This reward function is designed to make the new value function $Q_I(s_i, a_f) > Q_t(s_t, a_t)$. The bolded terms indicate hyperparameters which can be tuned to adjust the magnitude of this change. This is a value function which prefers taking actions which the user expects to see. $Q_f = Q_t + Q_I$ defines a new policy $\pi_f$ which can be used to simulate a trajectory.

### Generating Explanations

A trajectory $\gamma$ is generated by running the agent in the environment (or simulating it with an environment model) with the original action selection mechanism and new value function $Q_f$. A trajectory is simply a set of states and actions taken in those states by a given policy. If the environment is stochastic, the most probable transition is assumed. This gives us a sequence $\gamma(s_t, \pi) = { (s_0, \pi(s_0)), \cdots (s_n, \pi(s_n)) | T}$. These are translated into a human-interpretable form using the $C$ and $O$ sets and presented in natural language using a template.

A counterfactual is generated by using $\pi_f$ to generate a trajectory and analysing the relative complement between the original and new trajectories.

## Experimental Setup

The authors conduct a user study ($N = 82$) in which explanations generated using this method were presented to the subjects. The explanations were presented in pairs, and users were asked to rate which explanation they preferred more and why. The users were asked to provide ratings for properties of the explanations like explanation length, information content and whether it was about an action or the whole policy depending on what they valued when making the comparison.

## Results and Analysis

A majority of participants preferred explanations that address strategy and policy, and that provide ample information.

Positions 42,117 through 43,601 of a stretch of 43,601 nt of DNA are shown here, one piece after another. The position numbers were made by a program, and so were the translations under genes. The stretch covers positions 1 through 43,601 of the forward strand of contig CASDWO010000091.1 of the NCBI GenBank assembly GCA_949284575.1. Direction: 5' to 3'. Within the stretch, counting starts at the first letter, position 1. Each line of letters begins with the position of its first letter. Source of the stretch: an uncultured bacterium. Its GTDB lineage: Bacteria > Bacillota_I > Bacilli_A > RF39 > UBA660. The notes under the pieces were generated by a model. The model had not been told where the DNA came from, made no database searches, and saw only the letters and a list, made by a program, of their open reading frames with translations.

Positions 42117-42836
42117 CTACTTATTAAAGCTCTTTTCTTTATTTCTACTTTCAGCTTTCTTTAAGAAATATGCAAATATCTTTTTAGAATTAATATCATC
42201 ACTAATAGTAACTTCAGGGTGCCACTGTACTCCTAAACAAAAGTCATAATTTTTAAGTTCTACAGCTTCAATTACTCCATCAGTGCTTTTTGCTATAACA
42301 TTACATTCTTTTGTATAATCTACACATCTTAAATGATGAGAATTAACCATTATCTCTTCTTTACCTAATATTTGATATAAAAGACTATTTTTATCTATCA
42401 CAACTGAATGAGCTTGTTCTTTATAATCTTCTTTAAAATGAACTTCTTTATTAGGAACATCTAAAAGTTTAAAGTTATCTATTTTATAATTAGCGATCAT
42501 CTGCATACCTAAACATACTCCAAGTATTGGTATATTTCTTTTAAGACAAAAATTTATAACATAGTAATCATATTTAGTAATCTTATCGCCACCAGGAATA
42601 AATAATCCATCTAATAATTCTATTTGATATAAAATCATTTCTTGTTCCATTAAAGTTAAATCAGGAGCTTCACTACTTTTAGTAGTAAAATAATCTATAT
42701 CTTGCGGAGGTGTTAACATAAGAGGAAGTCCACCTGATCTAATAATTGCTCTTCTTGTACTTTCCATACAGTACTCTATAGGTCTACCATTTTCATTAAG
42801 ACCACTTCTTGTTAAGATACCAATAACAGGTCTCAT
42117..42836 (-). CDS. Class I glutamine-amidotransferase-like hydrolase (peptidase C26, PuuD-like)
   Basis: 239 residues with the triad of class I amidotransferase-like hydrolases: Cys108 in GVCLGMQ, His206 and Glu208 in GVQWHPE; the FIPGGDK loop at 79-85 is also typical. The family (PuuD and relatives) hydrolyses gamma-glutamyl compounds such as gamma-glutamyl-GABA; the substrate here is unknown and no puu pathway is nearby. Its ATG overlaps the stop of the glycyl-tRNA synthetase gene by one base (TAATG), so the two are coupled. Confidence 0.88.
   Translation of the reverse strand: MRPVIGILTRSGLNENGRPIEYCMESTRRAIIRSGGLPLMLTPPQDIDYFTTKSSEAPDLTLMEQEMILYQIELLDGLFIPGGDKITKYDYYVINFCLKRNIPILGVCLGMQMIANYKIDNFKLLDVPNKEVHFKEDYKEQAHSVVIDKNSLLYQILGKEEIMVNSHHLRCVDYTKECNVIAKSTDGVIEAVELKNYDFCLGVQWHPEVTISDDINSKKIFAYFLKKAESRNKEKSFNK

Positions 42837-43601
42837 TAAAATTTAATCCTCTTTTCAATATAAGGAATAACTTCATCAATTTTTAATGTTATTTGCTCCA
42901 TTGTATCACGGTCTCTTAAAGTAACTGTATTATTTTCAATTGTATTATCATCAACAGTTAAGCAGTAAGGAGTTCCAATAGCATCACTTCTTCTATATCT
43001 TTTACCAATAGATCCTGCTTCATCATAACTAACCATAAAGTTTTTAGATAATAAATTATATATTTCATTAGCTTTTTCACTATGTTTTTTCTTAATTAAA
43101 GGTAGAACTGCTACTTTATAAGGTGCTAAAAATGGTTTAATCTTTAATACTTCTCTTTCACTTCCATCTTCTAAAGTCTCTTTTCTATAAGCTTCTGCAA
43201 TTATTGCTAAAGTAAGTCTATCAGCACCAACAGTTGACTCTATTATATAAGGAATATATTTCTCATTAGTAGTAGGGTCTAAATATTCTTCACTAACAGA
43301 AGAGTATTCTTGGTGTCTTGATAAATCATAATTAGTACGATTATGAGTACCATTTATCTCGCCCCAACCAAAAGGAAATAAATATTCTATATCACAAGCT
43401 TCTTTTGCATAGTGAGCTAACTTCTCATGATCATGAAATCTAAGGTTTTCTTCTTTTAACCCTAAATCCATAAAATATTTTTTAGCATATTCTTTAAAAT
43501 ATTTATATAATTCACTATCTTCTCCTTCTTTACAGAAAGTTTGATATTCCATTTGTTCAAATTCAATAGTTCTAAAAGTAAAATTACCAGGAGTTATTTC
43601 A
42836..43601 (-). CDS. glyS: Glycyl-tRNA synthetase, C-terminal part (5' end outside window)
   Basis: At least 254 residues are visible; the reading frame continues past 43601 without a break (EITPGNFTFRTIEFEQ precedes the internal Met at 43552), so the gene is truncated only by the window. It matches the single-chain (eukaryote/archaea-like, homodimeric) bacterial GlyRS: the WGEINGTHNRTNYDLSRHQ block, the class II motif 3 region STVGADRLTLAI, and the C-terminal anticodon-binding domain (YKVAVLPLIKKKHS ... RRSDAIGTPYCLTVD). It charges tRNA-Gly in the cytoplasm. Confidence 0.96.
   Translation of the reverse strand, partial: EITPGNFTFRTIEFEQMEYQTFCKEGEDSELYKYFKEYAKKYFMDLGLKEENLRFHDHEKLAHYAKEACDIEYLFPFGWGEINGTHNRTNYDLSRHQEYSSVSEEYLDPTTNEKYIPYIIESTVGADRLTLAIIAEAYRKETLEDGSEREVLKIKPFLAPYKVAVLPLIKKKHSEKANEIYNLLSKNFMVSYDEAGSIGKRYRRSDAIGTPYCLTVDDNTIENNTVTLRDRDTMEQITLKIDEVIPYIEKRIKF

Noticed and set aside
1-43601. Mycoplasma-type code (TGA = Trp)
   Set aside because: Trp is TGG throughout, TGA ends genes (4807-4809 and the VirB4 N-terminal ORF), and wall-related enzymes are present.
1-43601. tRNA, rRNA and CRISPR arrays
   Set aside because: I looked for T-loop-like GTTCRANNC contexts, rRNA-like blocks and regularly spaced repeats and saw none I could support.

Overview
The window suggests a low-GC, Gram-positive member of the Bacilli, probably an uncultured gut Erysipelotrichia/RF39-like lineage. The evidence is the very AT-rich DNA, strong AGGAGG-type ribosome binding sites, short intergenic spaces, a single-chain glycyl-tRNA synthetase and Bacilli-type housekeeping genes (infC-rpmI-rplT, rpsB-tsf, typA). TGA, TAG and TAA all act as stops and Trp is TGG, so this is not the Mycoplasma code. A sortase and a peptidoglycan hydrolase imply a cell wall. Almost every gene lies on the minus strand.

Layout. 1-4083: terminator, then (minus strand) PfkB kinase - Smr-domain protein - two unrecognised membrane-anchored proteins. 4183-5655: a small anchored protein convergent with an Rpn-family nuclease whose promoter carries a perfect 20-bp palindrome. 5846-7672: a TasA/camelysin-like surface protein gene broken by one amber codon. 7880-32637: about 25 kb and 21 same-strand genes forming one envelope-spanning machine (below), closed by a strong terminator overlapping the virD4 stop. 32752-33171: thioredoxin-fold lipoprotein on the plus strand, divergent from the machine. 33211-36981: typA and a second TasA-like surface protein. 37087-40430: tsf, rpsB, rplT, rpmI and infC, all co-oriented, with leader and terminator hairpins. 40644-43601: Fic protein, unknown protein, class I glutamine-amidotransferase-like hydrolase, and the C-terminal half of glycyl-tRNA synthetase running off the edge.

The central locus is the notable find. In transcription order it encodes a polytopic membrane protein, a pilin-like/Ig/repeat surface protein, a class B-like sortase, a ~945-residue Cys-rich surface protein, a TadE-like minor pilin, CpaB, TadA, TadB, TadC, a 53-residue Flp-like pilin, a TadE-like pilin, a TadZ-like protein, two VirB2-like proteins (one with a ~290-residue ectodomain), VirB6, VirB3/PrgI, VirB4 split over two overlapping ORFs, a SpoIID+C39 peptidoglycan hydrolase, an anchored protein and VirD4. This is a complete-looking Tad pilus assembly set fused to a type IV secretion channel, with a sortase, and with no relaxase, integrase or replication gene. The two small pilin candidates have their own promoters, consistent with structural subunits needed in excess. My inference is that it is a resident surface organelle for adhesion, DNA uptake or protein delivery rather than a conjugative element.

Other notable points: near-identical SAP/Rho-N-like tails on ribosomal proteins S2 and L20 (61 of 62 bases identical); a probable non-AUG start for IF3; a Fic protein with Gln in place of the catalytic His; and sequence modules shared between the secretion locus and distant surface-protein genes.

## Discussion

The paper builds on existing work by [Hayes & Shah (2017)]({% post_url 2021-02-09-robot-controller-transparency %}). The
authors identify a flaw in the explanations generated using the method in Hayes & Shah (2017) as only explaining *what*
the agent does, and not *why* it does it. Specifically, it does not explain the correlations between states and policy
in terms of rewards and state transitions. This method does so by using the action outcomes mapping which provides a
description of the effects of actions in a human-interpretable manner.

## Impressions

The method presented in this paper requires learning a Q-function, equivalent to training a new agent, just to answer a user query. This seems intractable for anything beyond toy problems. A computational evaluation of the method would have helped alleviate concerns.

The paper runs into the same issues as Hayes & Shah (2017) regarding the hand-craftedness of the $C$ and $O$ sets.

This paper also lacked clarity in its presentation for me. Providing a clear algorithm would have helped figure out what the steps are.

The explanation quality depends a lot on how accurate the learned transition model used to simulate trajectories is. If it is inaccurate, the explanations will suffer (and it would be interesting to see how user satisfaction with the explanation changes with the quality of the learned transition model).

I want to try replacing the foil policy as described in this method with a simple policy that simply follows the original agent policy and carries out the user-specified foil actions wherever applicable (no learning $Q_I$ with an alternate reward function). I am curious to see how the explanation from that fares against the explanations generated by this method in terms of explanation quality. I like the idea of using as an explanation the simulation of “what will happen” if a certain action is taken.

This method is not easily transferred to another environment due to the requirement of the $d$ function used to measure distance between states. I imagine a new one must be constructed for every environment, and it may not be clear what a good measure is either. A demonstration of this technique with a different environment would have helped.